Our system gave Mr. Harper a strong mandate to govern although only 24 per cent of the electorate voted for him, 76 per cent did not. If we had had PR at the last election we would have since had a Liberal-NDP coalition probably supported by the Greens and an overwhelming majority of the voters. I am sure they would have done many things differently than Mr. Harper, things both you and I would have supported.

The Star has always strongly opposed proportional representation and consequently we must thank you for giving us the current Conservative majority. It would be wonderful and a great blessing for Canada to fix our mess on Parliament Hill.

In your case it might be useful to fix your attitude toward what is a far superior and more democratic electoral system. We can really only fix ourselves.

Chris Smith, Toronto

4 comments:

  1. Chris Smith's comments about proportional representation go to the heart of the matter, Lorne.

    In the last election, 60% 0f the votes did not affect the outcome.

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  2. The fact that none of the three major parties is willing to entertain any serious discussion of electoral reform suggests they like the status quo just fine, Owen. Any version of proportional representation would force them to pay real attention instead of lip service to the notion of accountability.

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  3. Thanks for republishing those letters, Lorne. I suppose the Canadian public is disconnecting from a political apparatus that had already withdrawn from them.

    We are an emerging plutocracy, the political model best suited to a western petro-state. Our political classes do not want the headaches that an informed, engaged electorate would pose. That goes for the Liberals as much as the Conservatives and I'm not sure the NDP is far behind.

    We are at a point where some party should be breaking away and championing the restoration of Canadian democracy. That means rebuilding the ties between the political process and the public. As I see it, there are two principle elements to beginning this process.

    One is the dismantling of our corporate media cartel. The public cannot be informed if it is hearing the same message from two or three corporate news organizations. Concentration of ownership and media cross-ownership of the sort that plagues us today is self-corrupting. It transforms the mass media into a highly lucrative lapdog of government instead of its vigilant watch dog. The media monopoly gets out of the business of delivering information and into the business of marketing messaging disguised as information. This is a vehicle for the powerful, the political classes, to prey on the public.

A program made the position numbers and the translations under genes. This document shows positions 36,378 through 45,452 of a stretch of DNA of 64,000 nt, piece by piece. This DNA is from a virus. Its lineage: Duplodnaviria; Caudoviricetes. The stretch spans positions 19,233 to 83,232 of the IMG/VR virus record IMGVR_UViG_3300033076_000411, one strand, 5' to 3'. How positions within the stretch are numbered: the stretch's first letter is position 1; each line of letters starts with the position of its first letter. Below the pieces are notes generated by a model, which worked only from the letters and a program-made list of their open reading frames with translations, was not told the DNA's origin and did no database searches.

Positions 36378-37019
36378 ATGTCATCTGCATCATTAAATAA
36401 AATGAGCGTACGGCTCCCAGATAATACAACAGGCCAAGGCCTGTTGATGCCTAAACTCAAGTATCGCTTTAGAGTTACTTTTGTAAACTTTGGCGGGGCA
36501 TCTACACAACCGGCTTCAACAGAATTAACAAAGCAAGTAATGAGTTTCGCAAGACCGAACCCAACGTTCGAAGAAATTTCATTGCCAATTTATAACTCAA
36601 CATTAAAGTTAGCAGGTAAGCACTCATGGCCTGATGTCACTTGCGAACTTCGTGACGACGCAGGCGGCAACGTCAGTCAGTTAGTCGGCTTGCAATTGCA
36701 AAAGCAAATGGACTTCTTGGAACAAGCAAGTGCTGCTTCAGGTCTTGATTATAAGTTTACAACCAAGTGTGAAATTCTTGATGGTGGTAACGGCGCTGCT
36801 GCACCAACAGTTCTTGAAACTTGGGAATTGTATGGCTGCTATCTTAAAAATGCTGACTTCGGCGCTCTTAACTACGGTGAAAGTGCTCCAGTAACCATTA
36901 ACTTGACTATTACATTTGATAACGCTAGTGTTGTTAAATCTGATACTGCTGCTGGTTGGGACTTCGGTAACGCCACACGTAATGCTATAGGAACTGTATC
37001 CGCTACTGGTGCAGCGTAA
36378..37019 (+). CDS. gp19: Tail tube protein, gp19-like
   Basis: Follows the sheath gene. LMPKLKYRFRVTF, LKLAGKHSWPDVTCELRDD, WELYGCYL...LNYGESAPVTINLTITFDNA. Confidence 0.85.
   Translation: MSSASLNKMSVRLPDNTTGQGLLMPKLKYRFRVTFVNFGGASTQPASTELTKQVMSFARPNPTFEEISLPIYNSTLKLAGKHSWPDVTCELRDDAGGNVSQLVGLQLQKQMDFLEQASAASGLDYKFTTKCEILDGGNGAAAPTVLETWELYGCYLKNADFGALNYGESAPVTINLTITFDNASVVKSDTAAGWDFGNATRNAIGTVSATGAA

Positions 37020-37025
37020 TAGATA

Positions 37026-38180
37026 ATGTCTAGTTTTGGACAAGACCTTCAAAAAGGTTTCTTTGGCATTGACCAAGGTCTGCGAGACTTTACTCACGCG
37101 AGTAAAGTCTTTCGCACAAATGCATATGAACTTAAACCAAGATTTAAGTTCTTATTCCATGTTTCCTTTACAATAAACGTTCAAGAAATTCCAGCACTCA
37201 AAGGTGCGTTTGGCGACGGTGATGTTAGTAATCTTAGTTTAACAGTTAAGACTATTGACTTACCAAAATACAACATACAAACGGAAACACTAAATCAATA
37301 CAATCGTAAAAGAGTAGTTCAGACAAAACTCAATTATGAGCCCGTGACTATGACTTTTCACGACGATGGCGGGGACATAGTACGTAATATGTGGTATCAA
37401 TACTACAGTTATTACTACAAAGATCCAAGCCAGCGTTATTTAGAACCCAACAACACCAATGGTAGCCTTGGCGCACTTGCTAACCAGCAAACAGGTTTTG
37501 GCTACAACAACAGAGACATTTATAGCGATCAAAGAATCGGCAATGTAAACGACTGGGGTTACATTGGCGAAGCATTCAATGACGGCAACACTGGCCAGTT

Show me a party that is willing to campaign for the restoration of a vibrant, diverse and free press and you'll be pointing to a party determined to rebuild democracy.

    The second key element is inequality. Inequality of income, inequality of wealth, inequality of opportunity - they're inseparable and indispensable to a healthy democracy. This spreading and cancerous inequality enfeebles the middle class that is, of itself, the anchor of a healthy, robust democracy.

    A broad-based middle class is the beating heart of citizenship. It is the ladder to lift people out of poverty and into economic security. It is the vehicle that allows the ambitious to reach the strata of prosperity. More than that, it is the backbone of social cohesion and political stability. It serves as a buffer against extremism from the left and the right. It is the keel of democracy.

    Through our neglect of inequality, our sophomoric embrace of the myths of globalization, our abandonment of industrialism in favour of a finance-driven economy, and imprudent tax policies largely influenced from abroad, we have eroded the foundations of our middle class for the better party of thirty years.

    What party do you hear beating the drums of a war on this destructive inequality in all its forms? I must be deaf, I don't hear any.

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  4. Thanks for your analysis, Mound. The decimation of the middle class and the reduced opportunity to become part of that class is especially worrying; once hope is gone, the poorer part of our society has nothing to aspire to, which in turns makes the democratic deficit even worse, which of course serves the corporate agenda just fine.

    As people lose themselves in the anodyne of consumerism, they become increasingly isolated from their fellow citizens; resentment builds, making the right wing's job of destroying unions and good-paying jobs even easier. A vicious circle.